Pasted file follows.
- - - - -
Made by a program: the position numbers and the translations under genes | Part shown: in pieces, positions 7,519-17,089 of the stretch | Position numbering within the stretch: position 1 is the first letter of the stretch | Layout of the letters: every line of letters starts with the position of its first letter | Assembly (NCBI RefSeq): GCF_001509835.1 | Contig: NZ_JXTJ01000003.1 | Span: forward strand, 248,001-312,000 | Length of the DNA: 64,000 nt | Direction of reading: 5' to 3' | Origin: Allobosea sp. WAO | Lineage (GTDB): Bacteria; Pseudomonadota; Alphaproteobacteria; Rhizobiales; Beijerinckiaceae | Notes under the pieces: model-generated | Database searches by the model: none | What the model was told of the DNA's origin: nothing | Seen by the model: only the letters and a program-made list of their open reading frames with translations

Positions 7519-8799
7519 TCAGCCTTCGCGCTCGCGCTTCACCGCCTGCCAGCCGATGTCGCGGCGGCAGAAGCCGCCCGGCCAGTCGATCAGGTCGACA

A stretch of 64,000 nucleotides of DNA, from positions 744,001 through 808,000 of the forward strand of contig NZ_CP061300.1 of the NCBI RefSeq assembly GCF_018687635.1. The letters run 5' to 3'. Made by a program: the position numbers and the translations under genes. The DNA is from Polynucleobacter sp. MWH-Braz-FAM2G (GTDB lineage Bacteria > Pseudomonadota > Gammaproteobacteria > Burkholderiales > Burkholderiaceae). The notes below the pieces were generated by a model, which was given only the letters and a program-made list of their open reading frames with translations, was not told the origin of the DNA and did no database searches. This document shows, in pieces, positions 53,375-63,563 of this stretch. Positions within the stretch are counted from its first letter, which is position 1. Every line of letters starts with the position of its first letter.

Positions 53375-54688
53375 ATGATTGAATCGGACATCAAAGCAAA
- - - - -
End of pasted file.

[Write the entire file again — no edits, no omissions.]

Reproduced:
Made by a program: the position numbers and the translations under genes | Part shown: in pieces, positions 7,519-17,089 of the stretch | Position numbering within the stretch: position 1 is the first letter of the stretch | Layout of the letters: every line of letters starts with the position of its first letter | Assembly (NCBI RefSeq): GCF_001509835.1 | Contig: NZ_JXTJ01000003.1 | Span: forward strand, 248,001-312,000 | Length of the DNA: 64,000 nt | Direction of reading: 5' to 3' | Origin: Allobosea sp. WAO | Lineage (GTDB): Bacteria; Pseudomonadota; Alphaproteobacteria; Rhizobiales; Beijerinckiaceae | Notes under the pieces: model-generated | Database searches by the model: none | What the model was told of the DNA's origin: nothing | Seen by the model: only the letters and a program-made list of their open reading frames with translations

Positions 7519-8799
7519 TCAGCCTTCGCGCTCGCGCTTCACCGCCTGCCAGCCGATGTCGCGGCGGCAGAAGCCGCCCGGCCAGTCGATCAGGTCGACA

A stretch of 64,000 nucleotides of DNA, from positions 744,001 through 808,000 of the forward strand of contig NZ_CP061300.1 of the NCBI RefSeq assembly GCF_018687635.1. The letters run 5' to 3'. Made by a program: the position numbers and the translations under genes. The DNA is from Polynucleobacter sp. MWH-Braz-FAM2G (GTDB lineage Bacteria > Pseudomonadota > Gammaproteobacteria > Burkholderiales > Burkholderiaceae). The notes below the pieces were generated by a model, which was given only the letters and a program-made list of their open reading frames with translations, was not told the origin of the DNA and did no database searches. This document shows, in pieces, positions 53,375-63,563 of this stretch. Positions within the stretch are counted from its first letter, which is position 1. Every line of letters starts with the position of its first letter.

Positions 53375-54688
53375 ATGATTGAATCGGACATCAAAGCAAA